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The Myth of the Main Bank: Japan and Comparative Corporate Governance

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  • Yoshiro Miwa

    (Faculty of Economics, University of Tokyo)

  • J. Mark Ramseyer

    (Harvard Law School)

Abstract

In this essay on Masahiko Aoki's recent study of Japanese corporate governance, we argue that he and others misdescribe Japan on several fundamental dimensions. First, Japanese firms and employees choose neither to arrange implicit life-time employment contracts nor to invest heavily in firm-specific skills. Instead, firms keep employees employed during economic downturns only because interventionist courts do not let them lay their employees off. Second, Japanese firms do not organize themselves into keiretsu corporate groups, do not exchange shares with other alleged group members, and do not necessarily use the money-center bank attributed to the group as their "main bank." Last, Japanese "main banks" neither agree in advance to rescue troubled debtors nor monitor firms on behalf of other creditors.

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Bibliographic Info

Paper provided by CIRJE, Faculty of Economics, University of Tokyo in its series CIRJE F-Series with number CIRJE-F-131.

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Length: 19 pages
Date of creation: Sep 2001
Date of revision:
Handle: RePEc:tky:fseres:2001cf131

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  1. Bengt Holmstrom, 1981. "Moral Hazard in Teams," Discussion Papers 471, Northwestern University, Center for Mathematical Studies in Economics and Management Science.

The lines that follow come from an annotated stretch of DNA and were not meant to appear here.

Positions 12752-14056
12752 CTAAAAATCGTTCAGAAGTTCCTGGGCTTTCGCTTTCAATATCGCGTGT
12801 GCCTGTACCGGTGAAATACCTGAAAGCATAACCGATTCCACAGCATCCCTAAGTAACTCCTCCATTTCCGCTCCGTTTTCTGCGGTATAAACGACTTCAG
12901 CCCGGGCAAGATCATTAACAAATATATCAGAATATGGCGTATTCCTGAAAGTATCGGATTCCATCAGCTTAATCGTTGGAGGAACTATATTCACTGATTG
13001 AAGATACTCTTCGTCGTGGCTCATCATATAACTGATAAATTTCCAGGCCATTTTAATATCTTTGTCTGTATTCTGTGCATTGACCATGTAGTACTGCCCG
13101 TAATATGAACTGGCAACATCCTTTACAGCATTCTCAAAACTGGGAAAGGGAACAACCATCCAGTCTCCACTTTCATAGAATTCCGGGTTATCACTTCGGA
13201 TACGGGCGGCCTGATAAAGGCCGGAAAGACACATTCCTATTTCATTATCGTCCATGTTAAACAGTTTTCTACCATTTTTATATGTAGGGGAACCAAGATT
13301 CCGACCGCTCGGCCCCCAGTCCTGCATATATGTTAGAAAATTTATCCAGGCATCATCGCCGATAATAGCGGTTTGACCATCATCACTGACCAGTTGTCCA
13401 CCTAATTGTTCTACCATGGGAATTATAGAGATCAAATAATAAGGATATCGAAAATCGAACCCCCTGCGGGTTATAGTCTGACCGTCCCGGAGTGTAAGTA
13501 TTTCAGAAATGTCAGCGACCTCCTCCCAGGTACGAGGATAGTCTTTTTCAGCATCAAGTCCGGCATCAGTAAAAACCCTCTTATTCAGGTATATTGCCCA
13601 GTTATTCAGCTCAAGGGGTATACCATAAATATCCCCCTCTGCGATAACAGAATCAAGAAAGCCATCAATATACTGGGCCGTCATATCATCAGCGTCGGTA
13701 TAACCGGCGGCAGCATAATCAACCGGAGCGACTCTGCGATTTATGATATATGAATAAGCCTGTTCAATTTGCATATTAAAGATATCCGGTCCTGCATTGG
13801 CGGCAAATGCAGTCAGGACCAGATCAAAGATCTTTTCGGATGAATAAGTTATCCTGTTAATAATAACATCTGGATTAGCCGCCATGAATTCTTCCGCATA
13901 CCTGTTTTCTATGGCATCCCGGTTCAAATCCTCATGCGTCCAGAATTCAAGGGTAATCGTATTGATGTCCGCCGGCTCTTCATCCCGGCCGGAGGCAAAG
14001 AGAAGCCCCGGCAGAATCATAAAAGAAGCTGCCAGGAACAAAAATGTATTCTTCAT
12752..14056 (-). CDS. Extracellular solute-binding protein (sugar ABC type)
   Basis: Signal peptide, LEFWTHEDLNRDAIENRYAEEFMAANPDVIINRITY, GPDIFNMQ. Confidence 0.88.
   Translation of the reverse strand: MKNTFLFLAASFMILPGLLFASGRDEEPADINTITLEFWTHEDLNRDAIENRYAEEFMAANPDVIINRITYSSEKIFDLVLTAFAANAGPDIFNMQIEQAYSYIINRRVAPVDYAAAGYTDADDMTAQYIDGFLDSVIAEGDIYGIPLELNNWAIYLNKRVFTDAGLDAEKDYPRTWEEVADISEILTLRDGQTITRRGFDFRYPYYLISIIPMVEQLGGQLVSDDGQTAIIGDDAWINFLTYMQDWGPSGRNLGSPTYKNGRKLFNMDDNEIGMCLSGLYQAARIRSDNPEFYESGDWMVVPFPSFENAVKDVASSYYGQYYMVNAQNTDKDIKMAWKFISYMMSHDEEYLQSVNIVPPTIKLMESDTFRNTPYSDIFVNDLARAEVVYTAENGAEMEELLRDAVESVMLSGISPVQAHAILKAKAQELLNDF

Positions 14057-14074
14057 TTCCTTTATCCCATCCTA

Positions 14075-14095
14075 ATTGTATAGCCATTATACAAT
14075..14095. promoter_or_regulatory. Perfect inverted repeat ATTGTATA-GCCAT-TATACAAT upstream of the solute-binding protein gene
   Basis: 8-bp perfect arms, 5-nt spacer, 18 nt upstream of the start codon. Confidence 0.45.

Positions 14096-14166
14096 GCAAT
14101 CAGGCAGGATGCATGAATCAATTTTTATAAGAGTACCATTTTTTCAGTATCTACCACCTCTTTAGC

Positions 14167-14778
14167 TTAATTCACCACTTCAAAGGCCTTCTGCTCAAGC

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  8. Ramseyer, J Mark & Nakazato, Minoru, 1989. "The Rational Litigant: Settlement Amounts and Verdict Rates in Japan," The Journal of Legal Studies, University of Chicago Press, vol. 18(2), pages 263-90, June.
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  15. Aoki, Masahiko, 1990. "Toward an Economic Model of the Japanese Firm," Journal of Economic Literature, American Economic Association, vol. 28(1), pages 1-27, March.
  16. Miwa, Yoshiro & Ramseyer, J. Mark, 2006. "The Fable of the Keiretsu," University of Chicago Press Economics Books, University of Chicago Press, edition 0, number 9780226532707.
  17. Milgrom, Paul & Roberts, John, 1994. "Complementarities and systems: Understanding japanese economic organization," Estudios Económicos, El Colegio de México, Centro de Estudios Económicos, vol. 9(1), pages 3-42.
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Citations

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Cited by:
  1. Joe Peek & Eric S. Rosengren, 2003. "Unnatural Selection: Perverse Incentives and the Misallocation of Credit in Japan," NBER Working Papers 9643, National Bureau of Economic Research, Inc.
  2. Asli Colpan, 2008. "Are strategy-performance relationships contingent on macroeconomic environments? Evidence from Japan’s textile industry," Asia Pacific Journal of Management, Springer, vol. 25(4), pages 635-665, December.
  3. Yishay Yafeh, 2002. "An International Perspective of Japan's Corporate Groups and their Prospects," NBER Working Papers 9386, National Bureau of Economic Research, Inc.

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